Hank, me and Kevin Hall (winemaker) enjoying a
moment while watching the crush
At the upper end is Alexander Valley Vineyard’s “Cyrus,” a Bordeaux like red blend which retails for about $60.  I enjoyed tasting the 2010 which earned 92 points from Wine Enthusiast. Bordered by the Russian River and the Mayacamas Mountains, estate grown grapes used in this blend enjoy warm days and cool evenings.  Selected, barrel aged lots of 51% Cabernet Sauvignon, 26% Merlot, 18% Cabernet Franc, 3% Petite Verdot and 2% Malbec were used in the blend. All enjoyed 100% French Oak with the exception of the Merlot, which was aged in equal amounts of both French and American oak. The blended wine was then barrel aged an additional 12 months in French Oak and bottle aged another 8 months.

Just a few of the many wines offered
It’s no surprise that the wine offers cassis, plum, toasty oak and vanilla with berry notes and hints of dark fruit, spice and cocoa. The surprise is the manner in which it is presented:  Like a symphony in which many instruments blend together, the whole of this wine is so much better than its parts.  Notes are balanced and harmonious. The wine is complex, structured and tastes higher – considerably higher – than priced (but don’t tell them).  Delicious now, it will only get better with age.
Medium toast French Oak

En route toward “Cyrus,” stop and visit the suburb of Zinfandel: “Temptation” ($12) “Sin Zin” ($20) and “Redemption” ($22).  If your sins have been grievous, you may need the “Alexander School Reserve.” From a single hillside with old vines (50 years), wine for this limited production Zin is aged in oak barrels for twenty-four months.  At $40 for the standard 750ml bottle, that’s some kind of rent control.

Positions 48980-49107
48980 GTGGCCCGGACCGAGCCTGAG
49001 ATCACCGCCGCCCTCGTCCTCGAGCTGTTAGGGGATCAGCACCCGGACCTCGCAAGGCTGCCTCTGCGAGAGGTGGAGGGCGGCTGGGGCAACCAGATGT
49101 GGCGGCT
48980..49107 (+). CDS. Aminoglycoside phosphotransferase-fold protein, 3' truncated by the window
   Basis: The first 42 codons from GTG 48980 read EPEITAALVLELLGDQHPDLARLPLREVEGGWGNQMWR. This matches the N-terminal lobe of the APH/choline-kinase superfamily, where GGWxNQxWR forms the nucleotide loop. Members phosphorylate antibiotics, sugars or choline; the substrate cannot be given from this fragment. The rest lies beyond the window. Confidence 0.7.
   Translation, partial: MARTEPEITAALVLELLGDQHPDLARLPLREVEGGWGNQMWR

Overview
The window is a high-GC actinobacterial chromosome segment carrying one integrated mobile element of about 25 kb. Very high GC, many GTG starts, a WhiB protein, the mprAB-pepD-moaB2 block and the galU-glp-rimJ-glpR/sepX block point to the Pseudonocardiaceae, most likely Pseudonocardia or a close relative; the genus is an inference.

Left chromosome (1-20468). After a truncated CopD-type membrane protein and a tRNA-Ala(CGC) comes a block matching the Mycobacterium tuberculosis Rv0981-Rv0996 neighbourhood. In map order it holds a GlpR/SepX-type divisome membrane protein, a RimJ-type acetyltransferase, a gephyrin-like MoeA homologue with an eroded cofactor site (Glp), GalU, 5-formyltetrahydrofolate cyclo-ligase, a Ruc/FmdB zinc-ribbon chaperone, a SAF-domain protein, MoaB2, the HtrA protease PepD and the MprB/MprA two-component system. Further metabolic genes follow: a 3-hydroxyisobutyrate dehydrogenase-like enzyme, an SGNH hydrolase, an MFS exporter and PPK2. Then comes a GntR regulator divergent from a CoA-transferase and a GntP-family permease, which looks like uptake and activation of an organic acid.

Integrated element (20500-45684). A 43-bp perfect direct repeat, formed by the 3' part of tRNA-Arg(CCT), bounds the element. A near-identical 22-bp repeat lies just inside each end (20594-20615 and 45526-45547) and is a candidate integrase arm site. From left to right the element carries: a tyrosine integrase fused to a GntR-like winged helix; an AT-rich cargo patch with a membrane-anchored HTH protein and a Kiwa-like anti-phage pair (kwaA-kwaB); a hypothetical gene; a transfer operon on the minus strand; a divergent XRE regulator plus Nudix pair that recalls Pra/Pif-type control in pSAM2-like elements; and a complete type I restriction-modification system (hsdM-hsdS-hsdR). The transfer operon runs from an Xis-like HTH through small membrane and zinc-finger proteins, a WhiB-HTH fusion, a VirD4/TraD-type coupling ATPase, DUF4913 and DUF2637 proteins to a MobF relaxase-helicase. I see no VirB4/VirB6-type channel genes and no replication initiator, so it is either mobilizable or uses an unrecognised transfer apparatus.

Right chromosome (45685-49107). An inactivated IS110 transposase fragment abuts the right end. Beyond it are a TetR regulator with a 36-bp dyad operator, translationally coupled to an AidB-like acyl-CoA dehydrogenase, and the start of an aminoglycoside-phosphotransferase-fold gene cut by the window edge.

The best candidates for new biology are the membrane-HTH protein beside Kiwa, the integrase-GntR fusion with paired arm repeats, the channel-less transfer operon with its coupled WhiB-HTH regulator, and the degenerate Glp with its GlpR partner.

You’ll find all the standards of course:  Cab Franc ($28), Syrah ($20), Pinot Noir ($28), Cab Sauv ($23, or $28 for organic). At the Waterleaf event, I was very impressed with the quality of the Cabernet Sauvignon but most of the people attending requested the Merlot ($20) and then came back with friends.  An exciting addition is AVV’s “Aluvia,” a GSM blend (Grenache, Syrah, Mourvedre) with a touch of Viognier.  The grapes and blending are classic Rhone style. Another “Alexander School Reserve,” this limited production (226 cases) wine is also aged 24 months in French oak and sells at $40.  Back on the lighter side,
Estate grapes of Alexander Valley Vineyards
there is a $10 Gewürztraminer, a dry rose of Sangiovese ($14) and a richer, creamier more vanilla style Chardonnay (2013 “Reserve Chardonnay”) at $35 and available at the winery only (a good reason to include AVV in any wine vacation).

Pricing is its own art and no question – it influences consumer choices.  But pricing alone is not reason enough to select a wine; certainly not a wine you don’t enjoy.  Visiting Alexander Valley Vineyards and tasting their wine was a great experience.  I remember AVV’s first vintages from the mid 1970’s. And like me, they grew up and got better with the years.  If it’s been a while since you remember tasting Alexander Valley Wines, I suggest a reunion is in order. You’ll not only be impressed with the quality of their wines but also deserving of self-congratulations for recognizing value.

……………….. Jim